1. I am certain that you are wrong. When I was three years old the neighbours had a German Shepherd that used to bark and growl and jump up against the fence at me every time I was playing in the back yard. It terrified me. I don’t remember anything else about being three but I remember that dog very clearly. Goldie and Fish are excellent names for goldfish. When I started learning French the first thing I learned to say was “J’ai un poisson. Ill s’appelle Poisson.”

      2. Well the fish thing is sorted!

        If I’d had a neighbour that ghastly I’d have felt the same!
        What a shame.
        Having met you I still think you could be a convert.

      3. I don’t think so. I am totally unconvertible when it comes to dogs. Come to think of it, I’m really fond of any animals really. I don’t mind looking at them, but I don’t want to touch them or hold them or feed them…

  7. The last time we said we were going to work toward only having one dog instead of two, as the senior one reached her life’s end, we ended up with three for a year or two! (and then a couple years later it happened again, but we are back down to “just” two large labrador retrievers now!) . . . Sometimes life takes you to where you should be, and the fact the little pup is no longer available perhaps says it was not meant to be right now– and if it is in the future, you will know when that right addition to the family comes along.

  8. Oh, maybe you did the right thing…trying to live without a dog. I tried for one year when our bearded collie died, but that was my most miserable year ever. I got totally devastated and lost laughter and happiness – as well as a couple of years in looks. (A bit exaggerated, but still…)…I made it for that one year, but then I bought a new one – Mille! Now we have two dogs, Totti too.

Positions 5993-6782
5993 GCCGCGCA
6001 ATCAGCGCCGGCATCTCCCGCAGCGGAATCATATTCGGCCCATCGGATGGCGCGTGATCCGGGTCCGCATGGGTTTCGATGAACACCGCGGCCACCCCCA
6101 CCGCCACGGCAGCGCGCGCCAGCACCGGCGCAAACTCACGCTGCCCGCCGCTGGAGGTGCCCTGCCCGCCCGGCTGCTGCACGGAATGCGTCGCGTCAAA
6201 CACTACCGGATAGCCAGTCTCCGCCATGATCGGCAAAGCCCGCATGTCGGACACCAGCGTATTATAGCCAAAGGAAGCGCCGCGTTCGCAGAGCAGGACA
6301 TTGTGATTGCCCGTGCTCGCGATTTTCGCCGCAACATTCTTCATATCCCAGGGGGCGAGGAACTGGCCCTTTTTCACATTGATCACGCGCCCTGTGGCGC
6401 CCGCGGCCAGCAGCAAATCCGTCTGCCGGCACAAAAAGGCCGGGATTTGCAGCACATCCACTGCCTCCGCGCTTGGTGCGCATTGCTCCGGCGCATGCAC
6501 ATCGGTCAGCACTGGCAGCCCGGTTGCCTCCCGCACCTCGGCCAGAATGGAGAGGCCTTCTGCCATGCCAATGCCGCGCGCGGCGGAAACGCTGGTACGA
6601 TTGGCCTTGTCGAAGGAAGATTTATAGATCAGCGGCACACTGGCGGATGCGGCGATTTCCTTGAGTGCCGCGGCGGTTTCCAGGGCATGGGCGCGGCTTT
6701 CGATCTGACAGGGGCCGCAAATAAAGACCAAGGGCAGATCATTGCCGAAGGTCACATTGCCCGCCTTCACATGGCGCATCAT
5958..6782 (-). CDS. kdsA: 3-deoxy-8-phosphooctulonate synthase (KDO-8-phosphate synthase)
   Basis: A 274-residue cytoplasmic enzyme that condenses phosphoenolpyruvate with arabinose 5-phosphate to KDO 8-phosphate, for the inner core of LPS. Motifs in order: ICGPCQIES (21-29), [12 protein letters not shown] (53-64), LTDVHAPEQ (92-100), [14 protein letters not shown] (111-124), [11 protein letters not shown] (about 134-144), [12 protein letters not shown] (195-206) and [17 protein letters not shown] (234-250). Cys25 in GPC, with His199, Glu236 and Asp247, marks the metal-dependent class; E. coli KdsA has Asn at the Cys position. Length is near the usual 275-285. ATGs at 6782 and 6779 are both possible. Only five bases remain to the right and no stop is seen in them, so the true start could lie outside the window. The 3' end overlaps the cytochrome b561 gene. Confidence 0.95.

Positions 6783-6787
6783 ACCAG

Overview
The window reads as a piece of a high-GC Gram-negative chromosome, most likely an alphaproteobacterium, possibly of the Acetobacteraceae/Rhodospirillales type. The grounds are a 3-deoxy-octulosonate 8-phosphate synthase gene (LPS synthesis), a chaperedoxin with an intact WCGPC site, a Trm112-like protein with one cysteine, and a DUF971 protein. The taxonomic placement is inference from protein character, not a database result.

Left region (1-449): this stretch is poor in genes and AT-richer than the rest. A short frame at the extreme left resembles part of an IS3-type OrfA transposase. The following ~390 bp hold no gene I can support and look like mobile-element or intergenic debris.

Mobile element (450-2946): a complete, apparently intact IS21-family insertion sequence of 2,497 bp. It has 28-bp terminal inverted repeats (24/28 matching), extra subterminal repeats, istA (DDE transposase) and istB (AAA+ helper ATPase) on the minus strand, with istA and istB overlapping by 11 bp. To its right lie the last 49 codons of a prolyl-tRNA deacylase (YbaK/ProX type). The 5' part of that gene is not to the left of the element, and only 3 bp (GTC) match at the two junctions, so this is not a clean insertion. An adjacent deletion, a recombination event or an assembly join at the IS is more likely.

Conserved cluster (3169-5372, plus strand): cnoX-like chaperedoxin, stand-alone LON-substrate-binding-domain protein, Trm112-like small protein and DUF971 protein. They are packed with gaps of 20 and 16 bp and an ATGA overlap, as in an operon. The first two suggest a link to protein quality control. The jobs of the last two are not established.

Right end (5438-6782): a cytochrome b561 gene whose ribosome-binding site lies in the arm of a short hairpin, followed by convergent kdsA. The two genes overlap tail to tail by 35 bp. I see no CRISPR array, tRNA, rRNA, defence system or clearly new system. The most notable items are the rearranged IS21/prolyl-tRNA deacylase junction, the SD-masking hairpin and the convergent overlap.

I think it’s good to try new ways if you feel that would be exciting. There will always be a pup waiting for you. But never a new Bertie or Flynn.

  9. You are wrong….I have Buster who is the joy of my life…each dog brings his or her gift of total love to you in different ways- hence Buster will never replace Percy,,,but he makes me laugh and smile every new day. Walking with a dog who bounds through the countryside oozing joy with the world is my daily pick me up. And I have to confess he now sleeps on the bed. Terrible. Like you, I am free now except I don’t have a MrCarmichael…I was going to break free from the life I have built up piece by piece over the years, kick over the traces and be DIFFERENT!

    I would rather have Buster.

    Buy your cute puppy but be prepared for nights of not sleeping, chewed everything, pee on the carpets and puppy training…I was exhausted. So Buster will be my last dog- I figure he will see me out. Can’t think of anyone better to do that with.

    Looking forward to the photos!

  10. I know exactly how you feel. I avoid all situations where I may be tempted to succumb to a new dog. The perfect solution would be a dog share but finding the right humans would be difficult! I have found a part solution by volunteering for Cinnamon Trust: old and sick people need people to help walk their dogs and you can commit to as little or as much as you want. Worth a look to assuage your withdrawal symptoms!

  11. Mrs C, you’ve not said ‘never’, what you’ve said is ‘not now’. Enjoy your freedom to travel and do all the things you feel you’ve been denying yourself, secure in the knowledge that one day you will be dog walking again…

    Sweet x

    1. Thank you for your sense – i flick flack so rapidly. But the peripatetic life I want is not really conducive.